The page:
Weaver ants or Green ants (genus Oecophylla) are eusocial insects of the family Formicidae (order Hymenoptera). Weaver ants are obligately arboreal and are known for their unique nest building behaviour where workers construct nests by weaving together leaves using larval silk. Colonies can be extremely large consisting of more than a hundred nests spanning numerous trees and contain more than half a million workers. Like many other ant species, weaver ants prey on small insects and supplement their diet with carbohydrate-rich honeydew excreted by small insects (Hemiptera). Oecophylla workers exhibit a clear bimodal size distribution, with almost no overlap between the size of the minor and major workers. The major workers are approximately eight to ten millimeters in length and the minors approximately half the length of the majors. There is a division of labour associated with the size difference between workers. Major workers forage, defend, maintain and expand the colony whereas minor workers tend to stay within the nests where they care for the brood and 'milk' scale insects in or close to the nests. Oecophylla weaver ants vary in color from reddish to yellowish brown dependent on the species. Oecophylla smaragdina found in Australia often have bright green gasters. These ants are highly territorial and workers aggressively defend their territories against intruders. Because of their aggressive behaviour, weaver ants are sometime used by indigenous farmers, particularly in southeast Asia, as natural biocontrol agents against agricultural pests. Although Oecophylla weaver ants lack a functional sting they can inflict painful bites and often spray formic acid directly at the bite wound resulting in intense discomfort. [more]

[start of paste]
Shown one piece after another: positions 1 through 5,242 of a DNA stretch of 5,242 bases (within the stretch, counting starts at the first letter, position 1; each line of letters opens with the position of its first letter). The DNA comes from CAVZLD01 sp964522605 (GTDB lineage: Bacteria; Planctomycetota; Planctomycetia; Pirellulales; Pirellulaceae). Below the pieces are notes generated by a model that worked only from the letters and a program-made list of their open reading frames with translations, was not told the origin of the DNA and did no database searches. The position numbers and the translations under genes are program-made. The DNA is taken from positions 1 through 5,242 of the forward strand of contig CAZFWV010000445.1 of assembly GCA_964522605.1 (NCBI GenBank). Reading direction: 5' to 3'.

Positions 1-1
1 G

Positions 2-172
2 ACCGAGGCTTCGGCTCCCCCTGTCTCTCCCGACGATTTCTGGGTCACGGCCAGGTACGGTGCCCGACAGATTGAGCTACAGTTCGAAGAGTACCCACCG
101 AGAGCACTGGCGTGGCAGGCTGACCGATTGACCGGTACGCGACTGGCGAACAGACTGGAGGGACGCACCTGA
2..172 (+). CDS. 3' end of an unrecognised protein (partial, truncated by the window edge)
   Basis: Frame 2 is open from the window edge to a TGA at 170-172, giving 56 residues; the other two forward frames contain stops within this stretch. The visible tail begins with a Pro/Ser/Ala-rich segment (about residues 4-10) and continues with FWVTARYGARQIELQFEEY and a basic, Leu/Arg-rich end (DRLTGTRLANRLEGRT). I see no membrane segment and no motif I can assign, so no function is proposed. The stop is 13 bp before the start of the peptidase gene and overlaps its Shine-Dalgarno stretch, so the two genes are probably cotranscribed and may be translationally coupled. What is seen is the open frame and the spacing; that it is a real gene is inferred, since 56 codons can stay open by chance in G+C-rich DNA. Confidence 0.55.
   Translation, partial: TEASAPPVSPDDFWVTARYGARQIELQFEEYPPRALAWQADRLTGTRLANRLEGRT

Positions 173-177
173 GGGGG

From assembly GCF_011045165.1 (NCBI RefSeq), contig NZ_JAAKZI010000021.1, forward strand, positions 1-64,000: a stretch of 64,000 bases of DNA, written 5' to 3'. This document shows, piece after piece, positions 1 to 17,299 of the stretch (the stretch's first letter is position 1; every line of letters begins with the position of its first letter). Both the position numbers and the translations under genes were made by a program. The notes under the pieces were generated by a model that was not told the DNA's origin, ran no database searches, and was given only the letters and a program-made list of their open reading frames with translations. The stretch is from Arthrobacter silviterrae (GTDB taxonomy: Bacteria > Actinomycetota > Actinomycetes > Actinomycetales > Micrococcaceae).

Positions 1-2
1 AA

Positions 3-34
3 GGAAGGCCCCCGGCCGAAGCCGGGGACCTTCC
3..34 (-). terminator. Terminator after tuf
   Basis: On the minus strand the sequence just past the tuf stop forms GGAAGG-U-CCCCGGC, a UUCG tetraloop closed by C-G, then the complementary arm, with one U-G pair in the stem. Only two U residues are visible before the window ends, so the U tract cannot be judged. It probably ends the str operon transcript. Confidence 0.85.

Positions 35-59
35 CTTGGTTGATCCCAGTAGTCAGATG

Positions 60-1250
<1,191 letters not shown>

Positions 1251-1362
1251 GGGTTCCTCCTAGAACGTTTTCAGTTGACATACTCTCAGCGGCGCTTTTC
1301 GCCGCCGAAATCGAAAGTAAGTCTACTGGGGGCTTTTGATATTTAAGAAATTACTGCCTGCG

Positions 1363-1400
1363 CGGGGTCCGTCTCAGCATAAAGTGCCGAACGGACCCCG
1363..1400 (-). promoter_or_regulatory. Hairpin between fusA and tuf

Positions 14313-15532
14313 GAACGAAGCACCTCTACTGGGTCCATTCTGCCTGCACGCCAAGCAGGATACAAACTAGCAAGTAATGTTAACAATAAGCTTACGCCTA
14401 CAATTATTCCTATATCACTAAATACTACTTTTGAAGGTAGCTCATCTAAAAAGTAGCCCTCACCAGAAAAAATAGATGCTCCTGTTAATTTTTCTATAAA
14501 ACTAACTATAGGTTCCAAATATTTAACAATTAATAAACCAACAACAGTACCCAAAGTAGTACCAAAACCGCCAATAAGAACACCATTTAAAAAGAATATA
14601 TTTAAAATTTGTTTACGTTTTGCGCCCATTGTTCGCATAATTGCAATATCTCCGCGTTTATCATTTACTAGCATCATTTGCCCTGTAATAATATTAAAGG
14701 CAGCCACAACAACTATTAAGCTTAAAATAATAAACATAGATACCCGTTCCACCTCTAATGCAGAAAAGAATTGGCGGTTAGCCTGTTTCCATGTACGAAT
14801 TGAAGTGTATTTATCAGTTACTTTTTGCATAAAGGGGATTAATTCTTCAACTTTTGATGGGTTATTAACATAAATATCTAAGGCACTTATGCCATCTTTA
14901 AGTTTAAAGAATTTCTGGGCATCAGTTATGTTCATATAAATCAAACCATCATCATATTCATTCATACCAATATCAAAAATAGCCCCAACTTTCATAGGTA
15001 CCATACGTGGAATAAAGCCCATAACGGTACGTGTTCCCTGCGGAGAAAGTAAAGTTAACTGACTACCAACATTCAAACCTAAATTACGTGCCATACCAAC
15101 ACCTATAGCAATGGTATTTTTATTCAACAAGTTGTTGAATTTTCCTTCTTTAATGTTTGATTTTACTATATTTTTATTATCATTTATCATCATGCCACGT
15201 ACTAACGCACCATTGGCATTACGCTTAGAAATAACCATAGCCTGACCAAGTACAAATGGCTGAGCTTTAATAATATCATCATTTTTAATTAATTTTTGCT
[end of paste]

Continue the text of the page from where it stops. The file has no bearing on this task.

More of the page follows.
Paratrechina is an ant genus from the subfamily Formicinae (Tribe Plagiolepidini). There are over 150 described species and subspecies, some of which occur on every continent (except Antarctica). They form large colonies in open soil or under rocks or other objects, or in rotten wood on the ground. [more]
Plagiolepis is an genus of the formic acid-producing subfamily Formicinae. [more]
Polyergus, also called Amazon ants, is a small genus of 6 described species (and several possible undescribed species) of "" ants. Its workers are incapable of caring for brood, in part due to their dagger-like, piercing mandibles, but more importantly, because in the evolution of their parasitism, they have lost the "behavioral wiring" to carry out even rudimentary brood care, or even to feed themselves. Polyergus species subsist solely as a specialized brood-acquiring caste, maintaining a worker force by robbing brood of particular species in the closely related genus Formica in massive colony-to-colony raids. The captured ants are generally referred to as "slaves" in scientific and popular literature, though recent attempts have been made to apply other human cultural models, such as describing the Polyergus individuals of a colony as "raiders" or "pirates" and the Formica workers as "helper-ants", or "domesticated animals". Biologists describe the system simply as social parsitism by Polyergus on the host Formica species. [more]
More info about the Genus Teratomyrmex may be found here.